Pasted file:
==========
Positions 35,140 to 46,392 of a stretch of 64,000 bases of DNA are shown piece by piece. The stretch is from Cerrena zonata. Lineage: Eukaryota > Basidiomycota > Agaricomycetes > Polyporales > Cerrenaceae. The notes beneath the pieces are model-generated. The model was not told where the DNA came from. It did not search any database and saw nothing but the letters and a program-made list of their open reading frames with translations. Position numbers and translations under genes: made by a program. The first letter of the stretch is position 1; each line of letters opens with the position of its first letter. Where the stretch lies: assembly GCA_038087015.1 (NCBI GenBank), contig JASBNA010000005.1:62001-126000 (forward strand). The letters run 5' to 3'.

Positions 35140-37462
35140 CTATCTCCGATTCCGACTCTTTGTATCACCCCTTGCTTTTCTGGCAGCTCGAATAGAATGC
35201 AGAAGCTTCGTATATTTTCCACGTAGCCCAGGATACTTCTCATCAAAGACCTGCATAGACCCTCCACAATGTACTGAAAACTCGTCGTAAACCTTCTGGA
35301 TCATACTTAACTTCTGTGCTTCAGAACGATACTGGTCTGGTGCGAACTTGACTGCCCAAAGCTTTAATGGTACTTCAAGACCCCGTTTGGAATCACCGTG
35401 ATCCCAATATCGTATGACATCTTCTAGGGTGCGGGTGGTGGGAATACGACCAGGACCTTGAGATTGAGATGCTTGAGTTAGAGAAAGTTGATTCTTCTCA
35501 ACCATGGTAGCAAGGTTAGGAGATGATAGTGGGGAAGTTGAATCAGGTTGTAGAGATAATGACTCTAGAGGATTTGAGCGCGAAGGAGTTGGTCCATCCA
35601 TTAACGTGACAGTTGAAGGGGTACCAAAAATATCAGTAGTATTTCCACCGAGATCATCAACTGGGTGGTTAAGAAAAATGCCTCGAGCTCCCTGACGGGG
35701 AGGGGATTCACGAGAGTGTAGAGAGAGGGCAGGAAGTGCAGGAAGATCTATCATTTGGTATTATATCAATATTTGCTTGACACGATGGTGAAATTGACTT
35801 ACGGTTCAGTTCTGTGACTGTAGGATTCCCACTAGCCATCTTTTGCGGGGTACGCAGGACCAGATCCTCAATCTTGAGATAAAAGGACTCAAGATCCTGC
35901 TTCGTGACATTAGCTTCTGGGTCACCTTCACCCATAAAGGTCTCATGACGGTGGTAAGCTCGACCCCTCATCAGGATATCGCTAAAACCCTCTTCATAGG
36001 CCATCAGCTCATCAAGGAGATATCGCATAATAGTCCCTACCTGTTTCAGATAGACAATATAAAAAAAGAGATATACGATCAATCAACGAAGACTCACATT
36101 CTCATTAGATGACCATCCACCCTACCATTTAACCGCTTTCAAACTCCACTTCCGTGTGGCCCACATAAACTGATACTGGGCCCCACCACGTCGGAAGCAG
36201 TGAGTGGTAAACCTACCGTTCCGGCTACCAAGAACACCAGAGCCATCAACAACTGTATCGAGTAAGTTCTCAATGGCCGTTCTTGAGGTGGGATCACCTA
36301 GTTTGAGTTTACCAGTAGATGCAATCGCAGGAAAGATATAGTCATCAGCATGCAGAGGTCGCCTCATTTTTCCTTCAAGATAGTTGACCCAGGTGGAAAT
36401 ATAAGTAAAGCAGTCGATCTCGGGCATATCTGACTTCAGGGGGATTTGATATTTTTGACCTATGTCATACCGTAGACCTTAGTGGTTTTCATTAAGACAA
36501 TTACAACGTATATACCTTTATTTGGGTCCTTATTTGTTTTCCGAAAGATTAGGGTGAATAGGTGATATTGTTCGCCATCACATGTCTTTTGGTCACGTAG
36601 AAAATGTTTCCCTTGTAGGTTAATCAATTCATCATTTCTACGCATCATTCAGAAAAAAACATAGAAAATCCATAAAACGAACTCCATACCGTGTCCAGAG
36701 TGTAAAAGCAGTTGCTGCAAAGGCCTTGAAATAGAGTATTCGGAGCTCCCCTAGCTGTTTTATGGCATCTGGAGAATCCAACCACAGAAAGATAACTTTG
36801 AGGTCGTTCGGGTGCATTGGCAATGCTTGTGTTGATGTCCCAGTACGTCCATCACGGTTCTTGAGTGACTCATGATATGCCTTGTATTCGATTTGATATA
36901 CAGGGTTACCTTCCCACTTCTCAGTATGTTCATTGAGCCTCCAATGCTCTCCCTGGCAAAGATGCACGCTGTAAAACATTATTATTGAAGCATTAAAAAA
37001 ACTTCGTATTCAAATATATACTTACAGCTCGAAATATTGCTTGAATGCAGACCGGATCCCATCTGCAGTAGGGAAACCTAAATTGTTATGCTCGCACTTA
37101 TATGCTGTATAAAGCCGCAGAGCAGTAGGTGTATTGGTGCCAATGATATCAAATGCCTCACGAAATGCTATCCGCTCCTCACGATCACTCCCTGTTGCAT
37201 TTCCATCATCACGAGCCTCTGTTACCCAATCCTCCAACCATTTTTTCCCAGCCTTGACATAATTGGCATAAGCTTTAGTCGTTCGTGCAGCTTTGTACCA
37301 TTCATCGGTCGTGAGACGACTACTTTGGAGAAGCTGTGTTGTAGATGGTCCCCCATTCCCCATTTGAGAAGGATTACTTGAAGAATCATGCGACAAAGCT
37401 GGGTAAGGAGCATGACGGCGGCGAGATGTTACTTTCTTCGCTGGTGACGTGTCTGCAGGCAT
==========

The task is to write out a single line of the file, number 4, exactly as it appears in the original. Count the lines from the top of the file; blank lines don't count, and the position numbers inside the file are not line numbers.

35201 AGAAGCTTCGTATATTTTCCACGTAGCCCAGGATACTTCTCATCAAAGACCTGCATAGACCCTCCACAATGTACTGAAAACTCGTCGTAAACCTTCTGGA